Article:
What makes YP users especially valuable as potential customers is their mind-set: They’re ready to spend. No other ad medium can claim that 9 in 10 customers who see its ads ultimately make a purchase, according to New York City-based Simmons Market Research Bureau.

What the engines are doing, and what is shifting the way people buy, is that the eight words of the search engine query narrow down the search - beyond the YP categories. Some marketing firms are encouraging business to push their product out through the web. The key, according to those who advocate this strategy, is to rank high in a search. Spam, pop-up ads, web page ads are part of the strategy to push the message out onto the Internet. The alternative to the push strategy is the pull strategy. It is where the person at the other end of the Internet pulls the site because it fits a searcher’s specific needs - and this is where a web site is a big asset to a small firm. For example, enter the word “plumber” in Google and about 3.4 million hits appear. Add the word “Denver” to the search and I am down to 100,000 possibilities. Add the word “faucet” and it drops to 10,000. Add “24-hour” to the search and it is down to 282. Further refinements get me to the plumber who will come fix my faucet in the middle of the night. Placing an advertisement in the yellow pages, due to the category structure of the pages, turns the product or service into a commodity - a no-no in the minds of many marketing professionals. Yet, there is good reason to continue to advertise in the Yellow Pages for certain customers will only come along this avenue. On the other hand, the Internet offers several advantages. The founders of pingV recognized this trend and created the firm in order to address the new reality.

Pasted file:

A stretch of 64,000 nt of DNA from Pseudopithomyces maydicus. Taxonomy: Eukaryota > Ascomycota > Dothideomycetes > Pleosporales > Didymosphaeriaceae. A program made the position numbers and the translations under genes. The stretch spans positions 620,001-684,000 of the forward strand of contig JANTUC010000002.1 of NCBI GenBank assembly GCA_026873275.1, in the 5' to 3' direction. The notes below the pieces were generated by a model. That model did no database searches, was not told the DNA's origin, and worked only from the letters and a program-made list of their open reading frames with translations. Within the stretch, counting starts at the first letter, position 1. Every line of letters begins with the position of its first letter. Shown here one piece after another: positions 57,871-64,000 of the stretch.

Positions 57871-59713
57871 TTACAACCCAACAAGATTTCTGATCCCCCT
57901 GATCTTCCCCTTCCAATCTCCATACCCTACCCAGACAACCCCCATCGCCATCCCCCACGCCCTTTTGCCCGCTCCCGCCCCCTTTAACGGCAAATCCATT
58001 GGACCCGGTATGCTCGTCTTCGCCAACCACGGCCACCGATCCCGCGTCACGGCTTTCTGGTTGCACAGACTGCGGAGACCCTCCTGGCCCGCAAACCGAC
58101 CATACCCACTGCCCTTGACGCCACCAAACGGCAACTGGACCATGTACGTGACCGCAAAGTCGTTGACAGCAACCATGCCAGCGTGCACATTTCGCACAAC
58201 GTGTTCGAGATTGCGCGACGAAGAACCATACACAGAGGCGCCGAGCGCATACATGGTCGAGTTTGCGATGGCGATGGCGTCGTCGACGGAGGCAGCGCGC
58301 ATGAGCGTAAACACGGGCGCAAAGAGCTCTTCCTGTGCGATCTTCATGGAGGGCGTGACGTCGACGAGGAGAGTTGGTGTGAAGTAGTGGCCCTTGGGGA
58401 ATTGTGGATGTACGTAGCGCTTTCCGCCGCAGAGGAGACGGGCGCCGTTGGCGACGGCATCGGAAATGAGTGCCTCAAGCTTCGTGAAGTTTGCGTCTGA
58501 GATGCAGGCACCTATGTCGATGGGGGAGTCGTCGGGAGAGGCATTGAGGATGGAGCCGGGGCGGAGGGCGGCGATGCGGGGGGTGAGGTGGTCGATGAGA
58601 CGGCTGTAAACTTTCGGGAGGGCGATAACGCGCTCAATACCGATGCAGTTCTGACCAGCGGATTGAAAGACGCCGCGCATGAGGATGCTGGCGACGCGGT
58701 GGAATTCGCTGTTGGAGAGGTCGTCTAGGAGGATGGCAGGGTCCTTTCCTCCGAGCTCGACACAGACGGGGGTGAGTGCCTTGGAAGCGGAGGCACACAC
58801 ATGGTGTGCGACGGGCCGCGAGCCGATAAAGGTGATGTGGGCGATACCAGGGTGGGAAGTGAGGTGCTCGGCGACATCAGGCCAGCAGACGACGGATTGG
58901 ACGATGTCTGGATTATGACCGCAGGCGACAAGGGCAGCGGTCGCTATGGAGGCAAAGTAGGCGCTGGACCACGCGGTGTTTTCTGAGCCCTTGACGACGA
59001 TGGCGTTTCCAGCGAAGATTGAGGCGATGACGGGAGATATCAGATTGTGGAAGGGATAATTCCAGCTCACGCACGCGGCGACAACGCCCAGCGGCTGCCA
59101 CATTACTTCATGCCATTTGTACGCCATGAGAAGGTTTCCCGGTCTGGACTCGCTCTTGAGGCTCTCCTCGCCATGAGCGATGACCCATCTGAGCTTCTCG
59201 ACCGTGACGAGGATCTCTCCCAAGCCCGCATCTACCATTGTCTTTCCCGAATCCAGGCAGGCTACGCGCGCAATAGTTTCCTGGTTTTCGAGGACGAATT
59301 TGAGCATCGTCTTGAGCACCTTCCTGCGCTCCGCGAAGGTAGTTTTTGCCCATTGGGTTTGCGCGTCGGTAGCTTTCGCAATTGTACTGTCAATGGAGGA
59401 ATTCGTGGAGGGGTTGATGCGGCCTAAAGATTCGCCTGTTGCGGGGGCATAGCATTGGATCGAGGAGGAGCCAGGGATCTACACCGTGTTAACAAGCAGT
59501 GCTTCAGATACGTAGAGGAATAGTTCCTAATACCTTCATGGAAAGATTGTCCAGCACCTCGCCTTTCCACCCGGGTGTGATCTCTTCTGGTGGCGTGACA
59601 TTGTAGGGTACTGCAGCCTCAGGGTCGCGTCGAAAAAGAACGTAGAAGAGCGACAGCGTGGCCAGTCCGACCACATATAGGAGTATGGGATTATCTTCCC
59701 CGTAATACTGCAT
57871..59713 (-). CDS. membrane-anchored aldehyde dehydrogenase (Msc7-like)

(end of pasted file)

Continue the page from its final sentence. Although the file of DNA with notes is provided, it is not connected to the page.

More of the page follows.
1. Search engines have changed how people get information.
  2. Search engines have, in many cases, replaced existing channels of distribution.
  3. Businesses are finding they can cut cost by fulfilling orders over the computer and customers seem to welcome that way of doing things.
  4. The Internet offers a new way of getting a message out - and web sites can be rapidly adapted to reflect changing circumstance.
  5. Small business are all too often ignored by larger web service corporations whose offerings are targeted toward other large corporations.
  6. The largest web site growth with be among small business who can play on a new “level playing field” - the search engine.
  7. There is a real need for world-class work, at an affordable price, by people who cater to businesses that are not part of the Fortune 500.